The binaural sound that seemingly encircles your skull as voices echo in Senua’s head… it’s incredible. Each sound feels crisp and individual, even when layered in a cacophony of voices and noise. Ominous shadowy voices feel deep and strong, but the whispers still hold their own, fidelity-wise. As overwhelming as this can sometimes feel, it matches the mood perfectly.

But it isn’t always crowded and raucous. While traversing and exploring, there were occasionally really pleasing moments of peace, where the natural sound seemed to quieten Senua’s mind.

Occasionally, when I would turn to my laptop to write some notes for this review, I’d find myself sitting there a little longer, listening only to the rustling of half-destroyed nature – the cawing; the buzzing; the billowing of half-torn flags in the wind; and the tense, strained breaths as Senua takes in her surroundings.

It’s that breath that carries you through, especially in moments of Focus where all else is blocked out. As a person who gets easily overstimulated, it’s a familiar feeling – one that helped encourage me to fight through the more intensive sections of the game in search of peace.

Senua's Saga: Hellblade II
>Image: Ninja Theory

Fluidity and form, until there isn’t

If you enjoyed the combat and puzzles in Hellblade: Senua’s Sacrifice, chances are you’ll also enjoy the same in Senua’s Saga: Hellblade II. There have been some noticeable improvements to the flow and form of combat, but on the whole, it sticks to the same kind of feeling as the first game.

Combat feels a bit more fluid, but equally precise. Going from movement to movement is smooth, but parrying and dodging is of huge importance – especially when facing down foes with considerably more strength than Senua.

The mocap and physical performance of Melina Juergens is also incredible. Ninja Theory recently confirmed the team spent 69 days in performance capture for the combat alone. This dedication shows, and gives Juergens more room to fully encapsulate her character.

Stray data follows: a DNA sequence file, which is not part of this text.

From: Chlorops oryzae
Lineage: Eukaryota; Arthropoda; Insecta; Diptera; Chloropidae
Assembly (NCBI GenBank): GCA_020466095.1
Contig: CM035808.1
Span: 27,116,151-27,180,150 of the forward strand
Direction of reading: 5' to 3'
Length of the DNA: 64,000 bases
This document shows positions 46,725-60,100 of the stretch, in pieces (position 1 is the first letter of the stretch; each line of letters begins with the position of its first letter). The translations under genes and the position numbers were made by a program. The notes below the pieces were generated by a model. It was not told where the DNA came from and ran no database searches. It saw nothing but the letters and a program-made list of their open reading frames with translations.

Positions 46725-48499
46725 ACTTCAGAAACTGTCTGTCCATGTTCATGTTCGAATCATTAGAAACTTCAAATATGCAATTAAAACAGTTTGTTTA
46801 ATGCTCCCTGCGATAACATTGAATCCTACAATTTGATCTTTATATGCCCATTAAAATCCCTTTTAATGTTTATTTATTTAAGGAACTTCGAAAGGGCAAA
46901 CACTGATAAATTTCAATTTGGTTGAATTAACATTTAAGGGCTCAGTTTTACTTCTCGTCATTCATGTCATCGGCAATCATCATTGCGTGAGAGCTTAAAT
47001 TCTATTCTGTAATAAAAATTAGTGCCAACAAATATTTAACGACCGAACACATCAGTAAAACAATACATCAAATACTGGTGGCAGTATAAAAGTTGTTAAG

Outside of these wins, I wouldn’t necessarily say there’s anything groundbreaking in the combat arena, but it’s still engaging and provides some much-needed balance to the heaviness of the narrative. After all, there’s nothing like whacking something with a sword to give you an adrenaline rush.

If there’s one place that Senua’s Saga: Hellblade II fell down for me, it’s when Senua travels with others, and the pace slows. Narratively, it makes sense – you wouldn’t keep up a conversation with people while sprinting ahead – but the narrative occasionally cuts the legs from under you when you’re on a roll.

It’s clear that these moments are designed to get you to take in your surroundings and the conversations around you, but it can certainly feel a bit stifling when you’re raring to keep going. Smelling the roses is one thing, but when it slows you down to the point of neglecting exploration, there are fewer roses and more thorns.

Exploring the depths of psychosis

Play any section of Hellblade II and you’ll see the degree of care and devotion that Ninja Theory put into making sure the portrayal of psychosis was accurate. In a recent post on Xbox Wire, Ninja Theory Studio Head Dom Matthews spoke on the lengths the studio went to achieve this.

“We started a collaboration with Professor Paul Fletcher, Professor of Health Neuroscience at University of Cambridge, which in-turn led to us building a partnership with Recovery College East and other groups of people who, like Senua, have had real lived experience of seeing and hearing things that others don’t and having unique beliefs about the world,” he said.